STOCKHOLM (Reuters) - Swedish authorities will start setting up camps for refugees next week, and tens of thousands could spend the Swedish winter in tents, the Migration Agency said on Thursday.
Sweden says 150,000 refugees could arrive this year, smashing the previous record of 84,000 set during the Balkan wars of the 1990s. One of the biggest challenges is arranging accommodation in a country long plagued by a housing shortage.
Next week the Migration Agency and the Swedish Civil Contingencies Agency will start constructing a tent camp for around 300 refugees at a military training ground in southern Sweden, where the average daily temperature in January is below zero.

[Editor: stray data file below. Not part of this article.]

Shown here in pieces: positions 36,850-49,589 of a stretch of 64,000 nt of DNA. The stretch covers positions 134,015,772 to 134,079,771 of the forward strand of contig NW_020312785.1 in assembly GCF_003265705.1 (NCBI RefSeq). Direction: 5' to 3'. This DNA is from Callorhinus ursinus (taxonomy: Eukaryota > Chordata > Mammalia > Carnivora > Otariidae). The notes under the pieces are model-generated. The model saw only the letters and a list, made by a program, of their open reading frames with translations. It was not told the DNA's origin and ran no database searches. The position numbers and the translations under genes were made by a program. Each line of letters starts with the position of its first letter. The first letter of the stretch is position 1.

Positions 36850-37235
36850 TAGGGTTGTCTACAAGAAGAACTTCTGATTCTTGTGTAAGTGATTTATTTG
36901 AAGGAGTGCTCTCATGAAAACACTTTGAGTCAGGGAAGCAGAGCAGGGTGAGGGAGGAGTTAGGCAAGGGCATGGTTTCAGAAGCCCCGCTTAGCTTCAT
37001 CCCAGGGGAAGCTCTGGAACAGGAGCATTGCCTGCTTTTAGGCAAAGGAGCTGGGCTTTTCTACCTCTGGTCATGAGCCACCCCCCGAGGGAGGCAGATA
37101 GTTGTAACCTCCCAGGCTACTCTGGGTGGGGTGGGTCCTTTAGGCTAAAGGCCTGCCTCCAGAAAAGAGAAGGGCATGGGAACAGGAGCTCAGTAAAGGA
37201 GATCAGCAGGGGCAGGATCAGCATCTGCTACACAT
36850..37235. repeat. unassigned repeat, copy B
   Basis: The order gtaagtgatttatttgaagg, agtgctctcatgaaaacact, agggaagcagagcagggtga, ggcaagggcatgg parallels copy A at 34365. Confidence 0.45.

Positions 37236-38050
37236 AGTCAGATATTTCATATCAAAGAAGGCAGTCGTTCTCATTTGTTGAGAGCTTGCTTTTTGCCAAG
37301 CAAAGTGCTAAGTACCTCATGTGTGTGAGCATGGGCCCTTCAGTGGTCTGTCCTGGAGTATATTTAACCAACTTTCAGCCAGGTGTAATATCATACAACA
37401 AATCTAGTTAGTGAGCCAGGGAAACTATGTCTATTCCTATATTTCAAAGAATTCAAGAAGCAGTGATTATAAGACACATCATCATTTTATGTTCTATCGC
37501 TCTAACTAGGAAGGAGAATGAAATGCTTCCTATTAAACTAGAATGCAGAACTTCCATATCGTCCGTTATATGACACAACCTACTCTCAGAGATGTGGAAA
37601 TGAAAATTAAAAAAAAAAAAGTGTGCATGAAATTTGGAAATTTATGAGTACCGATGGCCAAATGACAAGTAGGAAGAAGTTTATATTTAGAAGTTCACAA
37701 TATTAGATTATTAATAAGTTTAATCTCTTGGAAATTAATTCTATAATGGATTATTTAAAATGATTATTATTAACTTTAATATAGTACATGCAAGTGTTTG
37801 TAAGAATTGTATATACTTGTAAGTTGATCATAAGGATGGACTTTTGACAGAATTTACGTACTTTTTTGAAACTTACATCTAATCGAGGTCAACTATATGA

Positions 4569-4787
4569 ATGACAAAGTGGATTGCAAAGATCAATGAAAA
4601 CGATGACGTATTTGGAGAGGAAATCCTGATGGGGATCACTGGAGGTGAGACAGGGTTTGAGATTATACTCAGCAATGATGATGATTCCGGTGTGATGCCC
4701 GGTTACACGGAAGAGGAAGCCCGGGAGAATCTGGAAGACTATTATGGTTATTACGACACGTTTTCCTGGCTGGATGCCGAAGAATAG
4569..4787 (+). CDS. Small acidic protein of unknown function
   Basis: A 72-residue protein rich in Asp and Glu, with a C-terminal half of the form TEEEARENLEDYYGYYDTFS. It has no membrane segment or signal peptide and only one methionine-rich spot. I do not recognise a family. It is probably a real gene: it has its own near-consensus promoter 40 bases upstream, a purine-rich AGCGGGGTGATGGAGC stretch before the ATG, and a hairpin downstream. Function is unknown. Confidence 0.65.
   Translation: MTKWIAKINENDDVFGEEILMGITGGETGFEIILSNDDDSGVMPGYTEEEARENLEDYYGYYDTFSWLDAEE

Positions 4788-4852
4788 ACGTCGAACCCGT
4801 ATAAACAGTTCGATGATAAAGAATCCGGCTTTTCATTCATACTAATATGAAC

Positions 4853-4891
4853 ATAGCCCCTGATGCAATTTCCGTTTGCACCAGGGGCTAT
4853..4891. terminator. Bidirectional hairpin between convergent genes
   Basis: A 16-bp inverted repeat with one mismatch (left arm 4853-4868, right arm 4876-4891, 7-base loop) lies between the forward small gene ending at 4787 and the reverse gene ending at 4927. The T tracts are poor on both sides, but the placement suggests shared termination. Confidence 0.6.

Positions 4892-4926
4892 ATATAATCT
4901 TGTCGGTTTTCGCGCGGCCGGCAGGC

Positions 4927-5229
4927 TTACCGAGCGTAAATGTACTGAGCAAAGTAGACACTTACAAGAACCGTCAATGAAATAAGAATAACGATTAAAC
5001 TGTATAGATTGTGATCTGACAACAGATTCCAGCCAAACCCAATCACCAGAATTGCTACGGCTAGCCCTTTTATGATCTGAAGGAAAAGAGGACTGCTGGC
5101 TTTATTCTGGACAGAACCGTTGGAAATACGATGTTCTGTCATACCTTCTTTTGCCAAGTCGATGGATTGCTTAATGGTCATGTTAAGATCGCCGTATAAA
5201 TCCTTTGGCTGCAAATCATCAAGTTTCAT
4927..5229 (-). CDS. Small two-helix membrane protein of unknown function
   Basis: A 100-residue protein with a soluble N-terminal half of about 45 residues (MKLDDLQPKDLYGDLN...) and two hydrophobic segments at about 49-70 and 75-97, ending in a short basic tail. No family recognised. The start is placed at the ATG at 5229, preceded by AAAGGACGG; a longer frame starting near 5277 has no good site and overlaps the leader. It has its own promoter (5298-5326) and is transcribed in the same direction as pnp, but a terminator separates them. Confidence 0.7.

The electrically-heated tents can house up to five people in separate bed and living room areas totalling 25 square metres.
If the expected 150,000 come, tents “will be our rescue”, Tolle Furegard, national housing coordinator at the Migration Agency, told Reuters, adding that least 35,000 new beds for migrants would probably be in tents.
The agency is searching out available housing but is struggling to keep up with the flow of refugees arriving. The standard of accommodation has been lowered and facilities such as military barracks are being used.
“We live from hand to mouth, and we have for a long time now,” said Furegard.
Reporting by Johan Ahlander; editing by Andrew Roche